He wasn't exactly my type, but he was certainly good-looking and he was confident. That all sounded great to me, and I realized that I really, really didn't want to tell him about myself. I perform in graphic narratives that people use to get off.
"I know this is weird, but you're really beautiful and if I don't ask for your number, I'll probably never see you again." His name was Paul and he had blindingly white teeth. I mean, I was fine telling him about the town I grew up in, that I double majored in sociology and literature, and that I went to a prestigious writing program, and that I was working on my first novel. I think getting off is a vital part of human life and one that we shouldn't have to apologize for. He had a firm body and a pressing desire, but was very respectful in a way that was so sweet it made my stomach turn.
My phone was buzzing immediately with more "matches" than I could keep up with.
I wasn't really interested in getting emotionally invested in someone else.
But I also didn't worry too much about what might happen if I ever wanted to date a "civilian," since I wouldn't have to explain much more than that I had sex with women on camera sometimes.
Netflix is like weed to me, and I have a diet that involves things called 'cheat days' and 'shame spirals.' I like the words 'overmuch' and 'evermore.' I'm a feminist and progressive and have a graduate education and really strong views about the wage gap.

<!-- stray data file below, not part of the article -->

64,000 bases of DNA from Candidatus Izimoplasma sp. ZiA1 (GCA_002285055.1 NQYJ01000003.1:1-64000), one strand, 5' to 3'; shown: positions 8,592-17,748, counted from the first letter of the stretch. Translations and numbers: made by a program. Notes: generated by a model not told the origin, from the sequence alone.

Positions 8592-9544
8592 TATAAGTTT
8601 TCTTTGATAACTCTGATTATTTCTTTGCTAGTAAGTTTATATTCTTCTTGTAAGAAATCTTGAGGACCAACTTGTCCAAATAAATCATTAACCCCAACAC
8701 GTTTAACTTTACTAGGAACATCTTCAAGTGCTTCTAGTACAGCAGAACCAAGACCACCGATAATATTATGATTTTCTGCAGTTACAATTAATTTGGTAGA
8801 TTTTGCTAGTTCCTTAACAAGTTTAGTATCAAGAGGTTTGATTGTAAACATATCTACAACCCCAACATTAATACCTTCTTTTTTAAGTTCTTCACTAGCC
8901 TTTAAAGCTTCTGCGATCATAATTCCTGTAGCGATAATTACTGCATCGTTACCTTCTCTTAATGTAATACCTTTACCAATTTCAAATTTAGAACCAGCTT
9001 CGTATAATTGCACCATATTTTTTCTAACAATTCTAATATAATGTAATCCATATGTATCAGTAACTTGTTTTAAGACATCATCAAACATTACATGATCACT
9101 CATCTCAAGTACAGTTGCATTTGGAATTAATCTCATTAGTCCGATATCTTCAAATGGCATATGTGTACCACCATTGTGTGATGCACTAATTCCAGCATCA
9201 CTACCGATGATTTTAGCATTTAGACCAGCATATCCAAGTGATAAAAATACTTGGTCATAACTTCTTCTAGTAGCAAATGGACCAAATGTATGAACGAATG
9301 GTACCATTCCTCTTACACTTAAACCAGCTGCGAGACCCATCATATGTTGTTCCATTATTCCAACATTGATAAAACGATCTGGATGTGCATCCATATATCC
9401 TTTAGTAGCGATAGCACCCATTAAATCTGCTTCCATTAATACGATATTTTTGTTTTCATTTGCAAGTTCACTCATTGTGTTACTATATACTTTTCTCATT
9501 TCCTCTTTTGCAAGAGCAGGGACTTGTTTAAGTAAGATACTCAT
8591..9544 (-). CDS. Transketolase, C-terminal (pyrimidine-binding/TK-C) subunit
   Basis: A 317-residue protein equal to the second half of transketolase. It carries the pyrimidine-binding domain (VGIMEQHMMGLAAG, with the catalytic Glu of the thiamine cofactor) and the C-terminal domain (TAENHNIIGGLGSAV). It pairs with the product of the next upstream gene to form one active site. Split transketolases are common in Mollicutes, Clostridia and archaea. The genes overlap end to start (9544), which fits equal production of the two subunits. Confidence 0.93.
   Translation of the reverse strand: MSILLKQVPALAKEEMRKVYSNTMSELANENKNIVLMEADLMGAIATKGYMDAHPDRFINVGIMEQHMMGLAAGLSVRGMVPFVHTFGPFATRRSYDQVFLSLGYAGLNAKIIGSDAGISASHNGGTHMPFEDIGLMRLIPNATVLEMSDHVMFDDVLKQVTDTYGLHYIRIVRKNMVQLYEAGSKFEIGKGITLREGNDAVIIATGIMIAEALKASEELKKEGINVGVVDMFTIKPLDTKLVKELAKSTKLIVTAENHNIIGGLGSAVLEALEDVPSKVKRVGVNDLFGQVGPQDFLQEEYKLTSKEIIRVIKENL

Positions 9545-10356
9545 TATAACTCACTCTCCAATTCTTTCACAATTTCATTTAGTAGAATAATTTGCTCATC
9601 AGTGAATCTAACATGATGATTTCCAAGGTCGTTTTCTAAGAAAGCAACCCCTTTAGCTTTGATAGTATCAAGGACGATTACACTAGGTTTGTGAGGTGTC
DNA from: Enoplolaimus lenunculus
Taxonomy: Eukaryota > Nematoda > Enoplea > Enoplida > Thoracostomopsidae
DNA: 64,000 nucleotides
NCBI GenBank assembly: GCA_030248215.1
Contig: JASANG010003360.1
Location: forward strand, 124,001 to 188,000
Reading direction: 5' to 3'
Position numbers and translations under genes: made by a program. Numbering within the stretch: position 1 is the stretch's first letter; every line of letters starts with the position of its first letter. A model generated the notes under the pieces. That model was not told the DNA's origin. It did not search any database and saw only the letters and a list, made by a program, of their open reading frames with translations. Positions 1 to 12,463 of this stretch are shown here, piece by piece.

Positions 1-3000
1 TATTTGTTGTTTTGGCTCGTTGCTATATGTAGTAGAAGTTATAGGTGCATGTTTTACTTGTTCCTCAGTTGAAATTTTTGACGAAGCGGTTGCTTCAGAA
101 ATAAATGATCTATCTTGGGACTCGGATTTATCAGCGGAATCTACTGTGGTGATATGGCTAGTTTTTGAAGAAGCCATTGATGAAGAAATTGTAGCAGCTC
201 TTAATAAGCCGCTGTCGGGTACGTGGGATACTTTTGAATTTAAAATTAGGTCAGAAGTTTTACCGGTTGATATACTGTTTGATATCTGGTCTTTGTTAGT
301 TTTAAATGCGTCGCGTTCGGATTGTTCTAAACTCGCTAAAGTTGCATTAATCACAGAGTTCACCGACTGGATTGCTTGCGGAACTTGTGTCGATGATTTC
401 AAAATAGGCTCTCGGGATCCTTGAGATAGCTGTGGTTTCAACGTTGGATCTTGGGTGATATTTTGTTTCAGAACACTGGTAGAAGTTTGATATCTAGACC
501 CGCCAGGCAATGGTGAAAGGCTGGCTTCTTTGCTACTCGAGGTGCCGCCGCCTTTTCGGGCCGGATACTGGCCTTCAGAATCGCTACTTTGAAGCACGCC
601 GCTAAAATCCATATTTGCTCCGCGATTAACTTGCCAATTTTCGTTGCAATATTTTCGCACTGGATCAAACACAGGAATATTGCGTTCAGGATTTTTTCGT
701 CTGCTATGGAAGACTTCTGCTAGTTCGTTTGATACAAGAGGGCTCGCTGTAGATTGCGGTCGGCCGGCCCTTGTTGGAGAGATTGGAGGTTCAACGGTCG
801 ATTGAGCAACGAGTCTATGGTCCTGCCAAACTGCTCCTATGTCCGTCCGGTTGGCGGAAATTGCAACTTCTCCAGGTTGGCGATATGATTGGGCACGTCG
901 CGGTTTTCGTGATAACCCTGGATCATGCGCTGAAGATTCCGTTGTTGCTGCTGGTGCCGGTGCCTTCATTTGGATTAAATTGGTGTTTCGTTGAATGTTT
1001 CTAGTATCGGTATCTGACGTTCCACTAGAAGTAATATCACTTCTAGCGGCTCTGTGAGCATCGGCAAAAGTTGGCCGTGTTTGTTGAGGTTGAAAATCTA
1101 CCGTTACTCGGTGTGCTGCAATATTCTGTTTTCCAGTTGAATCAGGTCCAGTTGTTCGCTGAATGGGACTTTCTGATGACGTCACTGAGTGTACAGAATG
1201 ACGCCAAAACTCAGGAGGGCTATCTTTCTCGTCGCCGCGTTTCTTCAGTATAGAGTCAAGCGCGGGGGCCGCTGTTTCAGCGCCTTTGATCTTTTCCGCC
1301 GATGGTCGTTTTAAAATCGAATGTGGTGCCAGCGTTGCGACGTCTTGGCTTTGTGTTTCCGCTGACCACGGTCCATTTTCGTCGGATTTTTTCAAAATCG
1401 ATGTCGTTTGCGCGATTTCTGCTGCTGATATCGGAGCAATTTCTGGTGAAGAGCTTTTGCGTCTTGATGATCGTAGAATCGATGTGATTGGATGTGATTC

I write for an edutainment program about history on You Tube, I have a podcast, and, also, I'm a porn star." This little chunk of text actually served me well. What I learned is that a lot of people know someone who is in the adult industry and a lot of people don't really mind potentially fucking a girl that fucks professionally.
I became precise in my rejection of people based solely on their looks, age, or interests.
But once again, it's hard to get to really know someone without revealing a key piece of information, mainly that all of your income is derived from the sexual services you sell, and more than that, a brand that revolves around sex.May not make sense to everyone, but it only has to make sense to the two of them.When I first became single, I had been doing porn for about a year, but I performed exclusively with women, which, for whatever reason, is more "forgivable" to a lot of people.I'm pretty good at sussing people out, and he'd dropped enough hints in the conversation over dinner for me to figure out that he'd have some questions about the porn thing and it would definitely cause some conflict.The chemistry was nice, but I decided that he wasn't worth the trouble. My brother came to visit me for the holidays, touting the virtues of a new dating app called Tinder. I could put myself out there without any pictures from work, get some responses to people that were genuinely into me, and then I could come out if we made it past a few dates.Porn has taught me one thing absolutely: that people's sexuality is fractured and everyone is ham-handed about dealing with it. I come to the job with a somewhat unusual background, which is fine for friendships, but when it comes to developing more intimate relationships, it can be more challenging. When a guy would ask me to tell them about myself, what I did, etc., I would reply with: "Writing is my life.